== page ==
Budget Cuts in 2018 Affect Assisted Living
To be a licensed assisted living facility, there are not only licensing qualifications facilities must meet, but it is important to stay aware of all news that involves caregiving, caregivers, and public policy. As we approach 2018, we have started researching changes in public policies surrounding healthcare plans, assisted living facilities, and residential care that may take place in the new year. Being informed on public policy changes is just one of the many ways our team of dedicated caregivers provide some of the best care possible. In this week’s blog, we’re going to take a look at potential policy changes for Lincoln and all Nebraska assisted living facilities and what they mean for residents, their families, and their caregivers for 2018. Information for this article comes for the Henry J. Kaiser Family Foundation who conducted research into 48 United States’ Governors’ proposed budgets for 2018 and Live Well Nebraska.
Provider Rate Cuts for Medicaid in Nebraska
Despite warnings from multiple healthcare providers this year, Nebraska joined the ranks of 15 other states whose 2018 budgets will cut provider rates for Medicaid. The budget for the 2018 fiscal year (which actually started this summer) already cut millions of dollars to Medicaid providers and plans to cut another almost $10 million in the next year’s budget. This could mean financial trouble for some assisted living facilities with high percentages of residents who use Medicaid for healthcare. 3% may not seem like a large number, but when that 3% is cut from a budget allocated to people who provide access to mostly low income families, children, and elderly people, the budget plan raises more cause for concern. 3% is the amount that Gov. Ricketts slashed from Medicaid and most other providers in his budget proposal. The Nebraska budget put forth by Ricketts also aims to reduce the dental benefit cap and merge the Medicaid and CHIP programs in the state, reducing their budgets. CHIP is a healthcare program intended to cover lower middle class families whose families earn to much to qualify for regular Medicaid.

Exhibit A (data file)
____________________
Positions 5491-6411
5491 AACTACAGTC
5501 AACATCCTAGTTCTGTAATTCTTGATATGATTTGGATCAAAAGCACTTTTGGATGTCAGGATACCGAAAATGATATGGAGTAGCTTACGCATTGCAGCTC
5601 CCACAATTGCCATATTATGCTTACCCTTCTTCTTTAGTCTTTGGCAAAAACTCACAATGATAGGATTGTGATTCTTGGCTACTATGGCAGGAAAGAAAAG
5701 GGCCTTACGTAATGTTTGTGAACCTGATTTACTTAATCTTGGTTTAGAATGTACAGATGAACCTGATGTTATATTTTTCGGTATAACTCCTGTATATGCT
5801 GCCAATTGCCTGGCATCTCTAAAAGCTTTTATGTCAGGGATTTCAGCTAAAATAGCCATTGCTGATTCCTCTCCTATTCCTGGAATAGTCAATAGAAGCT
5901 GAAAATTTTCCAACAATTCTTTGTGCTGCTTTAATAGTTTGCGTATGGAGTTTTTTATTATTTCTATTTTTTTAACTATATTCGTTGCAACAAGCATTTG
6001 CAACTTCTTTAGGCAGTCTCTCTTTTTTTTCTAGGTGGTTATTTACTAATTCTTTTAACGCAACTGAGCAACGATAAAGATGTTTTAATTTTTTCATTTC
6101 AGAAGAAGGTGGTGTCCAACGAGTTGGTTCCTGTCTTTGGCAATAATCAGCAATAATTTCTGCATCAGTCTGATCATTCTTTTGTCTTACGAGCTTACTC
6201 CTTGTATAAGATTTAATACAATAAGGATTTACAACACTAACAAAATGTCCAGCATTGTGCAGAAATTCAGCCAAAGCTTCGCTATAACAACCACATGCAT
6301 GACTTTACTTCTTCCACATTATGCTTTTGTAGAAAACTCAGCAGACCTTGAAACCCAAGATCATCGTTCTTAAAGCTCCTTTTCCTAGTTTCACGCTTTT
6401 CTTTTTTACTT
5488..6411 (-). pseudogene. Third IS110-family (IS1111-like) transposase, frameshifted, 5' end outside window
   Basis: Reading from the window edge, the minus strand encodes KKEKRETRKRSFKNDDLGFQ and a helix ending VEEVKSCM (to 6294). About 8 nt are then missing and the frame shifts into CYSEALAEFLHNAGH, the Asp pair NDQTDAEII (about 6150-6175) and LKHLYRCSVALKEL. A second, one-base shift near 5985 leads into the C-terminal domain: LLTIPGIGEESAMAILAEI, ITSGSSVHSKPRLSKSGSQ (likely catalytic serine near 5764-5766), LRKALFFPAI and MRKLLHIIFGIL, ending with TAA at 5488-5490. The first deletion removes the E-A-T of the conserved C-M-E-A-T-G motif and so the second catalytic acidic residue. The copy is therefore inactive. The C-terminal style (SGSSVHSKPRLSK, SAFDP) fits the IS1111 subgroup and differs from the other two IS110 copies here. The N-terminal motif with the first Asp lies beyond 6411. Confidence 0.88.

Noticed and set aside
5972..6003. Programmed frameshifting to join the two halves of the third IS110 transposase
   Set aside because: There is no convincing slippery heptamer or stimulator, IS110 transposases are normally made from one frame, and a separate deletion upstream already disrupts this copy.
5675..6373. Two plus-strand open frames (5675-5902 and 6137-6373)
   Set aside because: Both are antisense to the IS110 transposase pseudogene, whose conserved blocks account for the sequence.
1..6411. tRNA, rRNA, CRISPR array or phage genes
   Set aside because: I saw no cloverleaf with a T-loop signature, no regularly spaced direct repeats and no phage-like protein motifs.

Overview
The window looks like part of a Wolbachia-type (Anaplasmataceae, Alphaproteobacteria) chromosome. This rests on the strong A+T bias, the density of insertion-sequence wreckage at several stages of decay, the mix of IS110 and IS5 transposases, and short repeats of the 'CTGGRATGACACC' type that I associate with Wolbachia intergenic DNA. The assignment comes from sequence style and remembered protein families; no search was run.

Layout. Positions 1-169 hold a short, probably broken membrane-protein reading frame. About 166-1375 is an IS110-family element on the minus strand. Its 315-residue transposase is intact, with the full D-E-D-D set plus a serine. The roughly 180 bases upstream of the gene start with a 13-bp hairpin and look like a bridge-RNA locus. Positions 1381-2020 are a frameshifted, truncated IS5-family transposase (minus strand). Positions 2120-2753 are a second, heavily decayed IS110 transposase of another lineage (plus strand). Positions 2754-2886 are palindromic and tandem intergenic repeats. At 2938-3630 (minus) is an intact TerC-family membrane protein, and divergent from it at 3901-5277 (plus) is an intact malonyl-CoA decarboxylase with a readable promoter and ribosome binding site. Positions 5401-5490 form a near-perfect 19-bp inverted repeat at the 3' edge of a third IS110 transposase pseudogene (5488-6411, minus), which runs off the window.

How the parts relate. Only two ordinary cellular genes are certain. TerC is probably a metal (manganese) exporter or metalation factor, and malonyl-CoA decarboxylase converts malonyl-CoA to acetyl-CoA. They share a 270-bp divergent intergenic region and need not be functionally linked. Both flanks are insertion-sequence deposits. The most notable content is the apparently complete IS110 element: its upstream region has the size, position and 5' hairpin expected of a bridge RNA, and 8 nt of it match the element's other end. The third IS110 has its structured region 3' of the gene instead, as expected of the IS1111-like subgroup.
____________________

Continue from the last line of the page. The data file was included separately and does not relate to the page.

What do These Cuts Mean?
For many residents of assisted living facilities, these cuts may not affect them at all. As we mentioned above, however, some assisted living facilities who have high percentages of residents who rely on Medicaid to help pay for services may see serious problems. According to an article by Emily Nohr at Live Well Nebraska, one nursing home is facing $300,000 in loss of state funds because around 90% of their residents rely heavily on Medicaid for support.
What can I Do?
The best way to remind Nebraska legislators that trimming budgets should not affect the health and lives of elderly residents, poor residents, or children in Nebraska, call your state representatives. Hearing from real Nebraskans who oppose cuts to Medicaid is the best way to ensure politicians understand how their policies will affect real peoples’ lives.
Got a question about Medicaid coverage and how it can help a loved one in assisted living? Leave a comment below!